Glycerin holds a number of benefits for skin. The most notable of glycerin’s benefits is its hydrating property. Hydration is a crucial component of skin health, as it helps bolster the skin barrier and prevent the development of fine lines and wrinkles. Properly moisturized, healthy skin has also been shown to display improved elasticity and firmness by prompting collagen synthesis, which in turn boosts the health of the skin barrier and provides a more youthful appearance.8 Glycerin is considered safe for those with sensitive skin, as it is non-toxic and non-irritating, with the Environmental Working Group (EWG) rating glycerin a score of 1/10, indicating very safe usage.9 Finally, since glycerin is non-comedogenic, it won’t add any extra stress or oils to acne prone skin.7

05 How to use glycerin on the face

The easiest way to incorporate glycerin into your facial skin care routine is to use a moisturizer or serum that contains glycerin. If you partake in DIY skin care, you may also mix glycerin with water or aloe vera gel in a 1:4 ratio and then apply the mixture to the skin.10 You can also add a few drops of glycerin to moisturizers or serums that you already have on hand to improve their hydrating properties.

When applying glycerin to your face in any form, it’s best practice to first wash your face with warm water to open up the pores and bring some moisture to your skin. At this point, you can apply glycerin to your skin to help soothe and hydrate the area.3 Don’t forget to use sunscreen as a final layer in the daytime to protect the skin against UV damage, which can help maintain skin elasticity and firmness. As with any new ingredient, it's recommended that you test glycerin on a patch of skin and wait 24 hours before fully introducing it into your skin care regime.

06 How to use glycerin on the body

Glycerin on the rest of the body can be used in much the same way as on the face to improve the hydration and texture of the skin. You can first begin by taking a warm shower or bath to open up the pores and cleanse the skin. Then you can pat the skin dry, leaving it damp but not wet, before applying the peptide moisturizer or peptide eye cream to the desired area. By leaving your skin damp when applying glycerin, you can give it the best opportunity to lock moisture into the skin. For best results, glycerin can be used daily, paying particular attention to areas that require extra hydration, such as the elbows, knees, and heels. Again, consider applying sunscreen as the final layer during your daytime skin care routine to protect the skin against UV damage.

07 How OneSkin uses Glycerin

Due to its inert, non-comedogenic, and hydrating properties, OneSkin utilizes glycerin as a core humectant in their products. Like all ingredients that OneSkin uses, the glycerin contained in OneSkin’s formulations is sustainably sourced, data-validated, and of premium quality. In particular, the glycerin in PREP is sourced from Amazon Oils, a vendor located in Brazil amongst the largest fluvial-maritime archipelago in the world, with an enviable diversity of plant species. These wild species grow naturally in the rainforest and are processed sustainably without pesticides or fertilizers, then cold extracted with no added preservatives or additives.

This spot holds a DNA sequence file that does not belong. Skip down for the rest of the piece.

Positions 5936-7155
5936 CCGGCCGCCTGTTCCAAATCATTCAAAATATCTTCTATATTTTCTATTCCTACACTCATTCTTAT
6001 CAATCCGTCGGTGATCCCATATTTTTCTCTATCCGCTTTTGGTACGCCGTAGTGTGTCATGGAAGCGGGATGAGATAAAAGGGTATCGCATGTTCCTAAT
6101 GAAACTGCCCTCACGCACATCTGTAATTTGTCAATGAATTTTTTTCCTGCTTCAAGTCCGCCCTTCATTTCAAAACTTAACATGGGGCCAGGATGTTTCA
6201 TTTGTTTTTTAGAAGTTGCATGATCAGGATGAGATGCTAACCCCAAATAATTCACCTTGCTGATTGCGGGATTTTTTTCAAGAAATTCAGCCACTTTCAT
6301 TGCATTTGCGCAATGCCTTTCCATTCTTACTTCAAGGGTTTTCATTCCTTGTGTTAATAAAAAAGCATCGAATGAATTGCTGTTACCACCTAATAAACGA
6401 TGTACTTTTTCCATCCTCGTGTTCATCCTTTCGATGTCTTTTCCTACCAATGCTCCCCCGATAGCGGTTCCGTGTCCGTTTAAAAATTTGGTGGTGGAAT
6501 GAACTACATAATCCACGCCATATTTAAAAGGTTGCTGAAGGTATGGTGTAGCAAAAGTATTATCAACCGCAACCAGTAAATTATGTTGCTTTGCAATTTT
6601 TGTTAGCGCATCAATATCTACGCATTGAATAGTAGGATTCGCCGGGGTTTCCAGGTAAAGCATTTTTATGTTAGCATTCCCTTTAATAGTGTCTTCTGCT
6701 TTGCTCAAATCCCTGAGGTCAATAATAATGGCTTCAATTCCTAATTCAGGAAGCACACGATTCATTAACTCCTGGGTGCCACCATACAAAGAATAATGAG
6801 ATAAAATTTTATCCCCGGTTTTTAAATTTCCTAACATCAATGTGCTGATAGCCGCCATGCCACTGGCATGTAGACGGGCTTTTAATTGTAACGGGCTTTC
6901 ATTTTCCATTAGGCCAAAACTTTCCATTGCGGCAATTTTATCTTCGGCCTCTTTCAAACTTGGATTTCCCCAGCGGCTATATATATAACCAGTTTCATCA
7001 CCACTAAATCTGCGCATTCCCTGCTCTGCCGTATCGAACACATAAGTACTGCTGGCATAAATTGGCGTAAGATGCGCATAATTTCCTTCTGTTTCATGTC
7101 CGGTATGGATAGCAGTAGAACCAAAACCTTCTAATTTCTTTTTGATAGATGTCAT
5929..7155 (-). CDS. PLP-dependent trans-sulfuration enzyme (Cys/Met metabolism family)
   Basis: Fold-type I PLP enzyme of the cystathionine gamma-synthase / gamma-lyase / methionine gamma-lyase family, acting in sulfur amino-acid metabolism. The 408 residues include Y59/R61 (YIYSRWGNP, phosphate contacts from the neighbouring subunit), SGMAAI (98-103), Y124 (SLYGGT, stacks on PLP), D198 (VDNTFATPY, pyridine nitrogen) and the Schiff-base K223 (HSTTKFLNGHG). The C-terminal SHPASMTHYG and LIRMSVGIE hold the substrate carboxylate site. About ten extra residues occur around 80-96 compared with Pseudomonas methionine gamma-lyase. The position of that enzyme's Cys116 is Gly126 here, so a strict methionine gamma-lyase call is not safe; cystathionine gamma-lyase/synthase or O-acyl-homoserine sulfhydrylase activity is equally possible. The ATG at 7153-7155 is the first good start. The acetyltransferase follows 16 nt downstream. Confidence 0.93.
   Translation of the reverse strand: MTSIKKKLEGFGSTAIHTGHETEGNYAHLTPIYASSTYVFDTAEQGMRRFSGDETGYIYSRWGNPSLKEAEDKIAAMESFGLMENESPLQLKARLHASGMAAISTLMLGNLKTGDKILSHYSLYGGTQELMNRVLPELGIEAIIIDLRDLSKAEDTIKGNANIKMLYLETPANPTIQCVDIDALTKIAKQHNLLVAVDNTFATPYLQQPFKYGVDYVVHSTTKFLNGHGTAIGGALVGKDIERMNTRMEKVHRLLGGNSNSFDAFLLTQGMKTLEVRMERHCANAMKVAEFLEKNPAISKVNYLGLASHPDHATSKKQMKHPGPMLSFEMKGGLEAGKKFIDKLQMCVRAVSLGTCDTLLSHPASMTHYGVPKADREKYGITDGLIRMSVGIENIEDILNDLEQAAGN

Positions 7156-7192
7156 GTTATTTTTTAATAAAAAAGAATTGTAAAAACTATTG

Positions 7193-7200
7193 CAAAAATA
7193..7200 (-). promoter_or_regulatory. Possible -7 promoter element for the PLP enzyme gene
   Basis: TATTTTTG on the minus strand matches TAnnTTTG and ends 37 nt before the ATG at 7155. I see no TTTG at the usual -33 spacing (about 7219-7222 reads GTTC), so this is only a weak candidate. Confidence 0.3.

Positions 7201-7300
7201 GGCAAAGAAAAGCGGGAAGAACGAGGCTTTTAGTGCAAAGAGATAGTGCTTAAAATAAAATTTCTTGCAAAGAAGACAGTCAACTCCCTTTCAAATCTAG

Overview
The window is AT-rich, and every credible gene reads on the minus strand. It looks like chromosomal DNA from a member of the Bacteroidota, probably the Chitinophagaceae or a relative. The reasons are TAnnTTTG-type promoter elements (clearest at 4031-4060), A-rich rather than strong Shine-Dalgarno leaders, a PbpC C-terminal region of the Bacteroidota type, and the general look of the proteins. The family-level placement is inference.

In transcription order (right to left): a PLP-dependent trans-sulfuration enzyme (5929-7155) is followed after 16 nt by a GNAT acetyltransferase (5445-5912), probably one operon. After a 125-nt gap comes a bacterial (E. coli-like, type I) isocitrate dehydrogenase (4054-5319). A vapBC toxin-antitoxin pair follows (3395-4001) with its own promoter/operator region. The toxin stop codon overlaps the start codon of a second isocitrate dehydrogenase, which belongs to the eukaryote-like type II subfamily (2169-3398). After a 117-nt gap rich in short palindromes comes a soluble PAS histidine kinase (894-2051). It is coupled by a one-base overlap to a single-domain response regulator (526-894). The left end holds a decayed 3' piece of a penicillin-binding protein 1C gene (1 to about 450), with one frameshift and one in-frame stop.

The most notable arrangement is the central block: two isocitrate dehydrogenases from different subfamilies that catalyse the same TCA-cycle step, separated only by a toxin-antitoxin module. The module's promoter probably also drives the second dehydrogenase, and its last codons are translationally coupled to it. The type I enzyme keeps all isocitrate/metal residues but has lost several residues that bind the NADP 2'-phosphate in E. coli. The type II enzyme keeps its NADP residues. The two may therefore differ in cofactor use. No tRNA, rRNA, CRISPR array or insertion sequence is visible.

Key Takeaways

  • Glycerin is commonly used across the skin care, food, and medical industry for its inert, hydrating, and safe properties.
  • Glycerin is a humectant, meaning it's able to attract and retain moisture when absorbed into the skin.
  • As a natural emollient, glycerin helps to soften and smooth the surface of the skin.
  • Glycerin helps to soothe dry skin or irritated skin by acting as an anti-inflammatory agent.
  • The moist environment created by glycerin can reduce inflammation and encourage cell proliferation.
  • Glycerin is bacteriostatic, which aids in preventing inflammation due to infection.
  • Glycerin has been found to be non-irritating, non-toxic, and non-comedogenic.
  • Glycerin is safe for use on oily skin or acne-prone skin.

By Felix Tajanko:
Felix is studying Bioengineering at the University of California - San Diego and is passionate about scientific writing as well as the research of hormones and microhemodynamics.

Sources:

  1. https://www.ncbi.nlm.nih.gov/pmc/articles/PMC5560567/
  2. https://pubmed.ncbi.nlm.nih.gov/18025807/
  3. https://pubmed.ncbi.nlm.nih.gov/26370610/
  4. https://oec.world/en/profile/hs/glycerol
  5. https://www.ncbi.nlm.nih.gov/pmc/articles/PMC3839013/
  6. https://www.aciscience.org/docs/Glycerine_-_an_overview.pdf
  7. https://www.ncbi.nlm.nih.gov/pmc/articles/PMC4025519/
  8. https://www.ncbi.nlm.nih.gov/pmc/articles/PMC6559254/
  9. https://www.ewg.org/skindeep/ingredients/702620-GLYCERIN/
  10. https://www.themakeyourownzone.com/make-your-own-glycerin-skin-moisturizer/